There is more of an alignment of interest in the boutique structure — they tend to have a performance fee structure in place tiered to restricting funds under management, whereas institutions tend to be asset accumulators.


A number of house of boutiques are home to some of the best-performing funds in the market, including the likes of Bennelong, Pengana, Grant Samuel, Challenger’s Fidante Partners, Pinnacle Investment Management and Macquarie Professional Series.

“There is more of an alignment of interest in the boutique structure — they tend to have a performance fee structure in place tiered to restricting funds under management, whereas institutions tend to be asset accumulators,” Wright says. 

One of the main challenges boutiques tend to come up against, Wright notes, is an inability to provide a succession path for new talent to come through the ranks and take over from the lead funds manager.

Last of the star stock pickers?

The modern funds management industry in Australia is built on a legacy of high profile successful stock pickers, leaving institutions and starting their own boutique investment firms to manage money how they see fit.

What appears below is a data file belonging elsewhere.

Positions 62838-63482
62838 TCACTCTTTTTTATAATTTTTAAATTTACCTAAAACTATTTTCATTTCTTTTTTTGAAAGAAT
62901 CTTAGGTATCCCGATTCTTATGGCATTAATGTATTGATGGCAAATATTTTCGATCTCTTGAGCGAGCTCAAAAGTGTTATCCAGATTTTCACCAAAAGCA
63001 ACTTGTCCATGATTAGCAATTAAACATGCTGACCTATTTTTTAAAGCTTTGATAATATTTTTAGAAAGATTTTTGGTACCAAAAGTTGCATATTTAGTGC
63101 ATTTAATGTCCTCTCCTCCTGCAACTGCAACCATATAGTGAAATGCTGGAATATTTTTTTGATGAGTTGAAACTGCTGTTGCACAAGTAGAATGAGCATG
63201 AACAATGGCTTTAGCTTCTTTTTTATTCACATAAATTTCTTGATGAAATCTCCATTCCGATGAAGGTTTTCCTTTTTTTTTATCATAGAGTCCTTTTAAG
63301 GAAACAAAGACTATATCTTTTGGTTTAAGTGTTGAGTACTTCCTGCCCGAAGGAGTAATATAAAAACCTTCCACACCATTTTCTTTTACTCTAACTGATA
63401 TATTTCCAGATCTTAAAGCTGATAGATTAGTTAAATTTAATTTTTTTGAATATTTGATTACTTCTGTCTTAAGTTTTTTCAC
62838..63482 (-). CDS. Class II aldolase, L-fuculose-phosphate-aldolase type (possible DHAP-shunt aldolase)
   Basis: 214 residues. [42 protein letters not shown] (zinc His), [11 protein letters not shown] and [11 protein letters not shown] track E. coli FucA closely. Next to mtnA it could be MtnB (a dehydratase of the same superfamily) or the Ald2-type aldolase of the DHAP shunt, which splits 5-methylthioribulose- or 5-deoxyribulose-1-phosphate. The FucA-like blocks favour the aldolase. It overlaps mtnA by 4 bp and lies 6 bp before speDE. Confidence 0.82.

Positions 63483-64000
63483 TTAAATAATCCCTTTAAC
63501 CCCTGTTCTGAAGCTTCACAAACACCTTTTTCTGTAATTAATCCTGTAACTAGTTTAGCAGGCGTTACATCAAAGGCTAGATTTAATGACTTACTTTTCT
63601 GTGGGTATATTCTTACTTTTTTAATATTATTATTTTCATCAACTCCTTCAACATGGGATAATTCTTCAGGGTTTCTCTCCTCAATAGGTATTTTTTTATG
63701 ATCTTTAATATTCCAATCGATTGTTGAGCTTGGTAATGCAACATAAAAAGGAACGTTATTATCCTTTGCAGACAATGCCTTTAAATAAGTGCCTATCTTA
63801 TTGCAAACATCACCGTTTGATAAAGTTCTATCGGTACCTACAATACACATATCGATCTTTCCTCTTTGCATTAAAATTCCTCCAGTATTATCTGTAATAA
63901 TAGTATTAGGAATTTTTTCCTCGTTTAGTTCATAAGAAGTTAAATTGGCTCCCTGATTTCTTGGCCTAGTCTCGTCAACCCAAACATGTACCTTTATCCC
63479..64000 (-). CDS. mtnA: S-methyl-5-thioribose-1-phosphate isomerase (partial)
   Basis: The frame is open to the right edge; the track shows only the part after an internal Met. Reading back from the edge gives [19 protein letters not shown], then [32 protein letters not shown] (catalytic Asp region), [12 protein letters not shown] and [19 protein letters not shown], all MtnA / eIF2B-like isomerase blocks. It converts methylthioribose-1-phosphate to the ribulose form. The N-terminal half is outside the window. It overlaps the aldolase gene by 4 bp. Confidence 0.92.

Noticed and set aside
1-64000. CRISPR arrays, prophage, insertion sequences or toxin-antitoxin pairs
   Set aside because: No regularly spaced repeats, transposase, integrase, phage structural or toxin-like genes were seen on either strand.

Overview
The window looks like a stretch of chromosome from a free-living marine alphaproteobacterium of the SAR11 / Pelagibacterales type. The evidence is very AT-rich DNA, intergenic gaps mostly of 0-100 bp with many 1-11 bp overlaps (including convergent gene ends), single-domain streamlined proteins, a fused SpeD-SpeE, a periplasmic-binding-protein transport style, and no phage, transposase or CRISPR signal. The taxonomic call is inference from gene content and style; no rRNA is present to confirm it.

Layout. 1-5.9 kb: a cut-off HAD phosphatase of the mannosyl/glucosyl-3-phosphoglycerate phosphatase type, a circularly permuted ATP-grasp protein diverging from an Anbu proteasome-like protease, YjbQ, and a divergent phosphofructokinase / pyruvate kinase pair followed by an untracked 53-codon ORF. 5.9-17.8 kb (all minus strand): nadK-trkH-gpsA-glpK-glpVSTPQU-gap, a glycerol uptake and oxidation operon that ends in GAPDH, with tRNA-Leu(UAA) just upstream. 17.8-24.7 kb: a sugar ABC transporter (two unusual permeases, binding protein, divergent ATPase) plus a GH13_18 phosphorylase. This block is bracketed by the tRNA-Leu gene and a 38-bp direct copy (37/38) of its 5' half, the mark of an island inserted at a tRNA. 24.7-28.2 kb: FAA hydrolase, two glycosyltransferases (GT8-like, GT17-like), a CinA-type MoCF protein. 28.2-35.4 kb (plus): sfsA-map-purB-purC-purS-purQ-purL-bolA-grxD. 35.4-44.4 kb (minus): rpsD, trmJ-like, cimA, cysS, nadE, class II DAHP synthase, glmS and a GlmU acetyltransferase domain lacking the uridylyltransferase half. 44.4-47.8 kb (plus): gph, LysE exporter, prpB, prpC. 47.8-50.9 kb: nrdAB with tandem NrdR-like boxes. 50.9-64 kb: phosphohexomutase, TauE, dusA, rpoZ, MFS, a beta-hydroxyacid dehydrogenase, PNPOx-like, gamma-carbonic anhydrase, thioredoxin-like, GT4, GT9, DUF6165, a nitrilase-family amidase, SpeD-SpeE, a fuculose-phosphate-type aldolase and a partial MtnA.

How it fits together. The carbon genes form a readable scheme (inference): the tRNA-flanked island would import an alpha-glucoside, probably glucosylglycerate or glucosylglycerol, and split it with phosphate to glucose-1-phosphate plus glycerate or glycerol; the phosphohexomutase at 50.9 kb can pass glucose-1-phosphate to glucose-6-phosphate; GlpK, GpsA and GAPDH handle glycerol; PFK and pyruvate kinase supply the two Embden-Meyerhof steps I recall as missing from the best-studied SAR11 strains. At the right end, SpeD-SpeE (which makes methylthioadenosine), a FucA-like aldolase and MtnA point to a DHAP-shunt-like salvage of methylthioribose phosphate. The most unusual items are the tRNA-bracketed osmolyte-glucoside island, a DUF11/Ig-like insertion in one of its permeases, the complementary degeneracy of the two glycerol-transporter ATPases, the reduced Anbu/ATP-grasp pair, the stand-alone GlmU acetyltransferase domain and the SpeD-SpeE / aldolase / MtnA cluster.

Value manager Maple Brown-Abbott pioneered the movement, but many other boutique firms, which are still going strong today, started in the same mould such as PM Capital, Platinum Asset Management, Airlie Funds Management, Magellan, Investors Mutual.

While many of these firms might not have needed to broach the issue of succession planning as yet, when they do Wright says they could be confronting the weakness of the model borne of the star funds manager.

“If you have the profile of a John Sevior [ex-Perpetual stock picker who started Airlie Funds Management] you have the ability to start a boutique on your own, but it’s rare, and it still doesn’t solve the succession issue,” Wright says.

Partnership model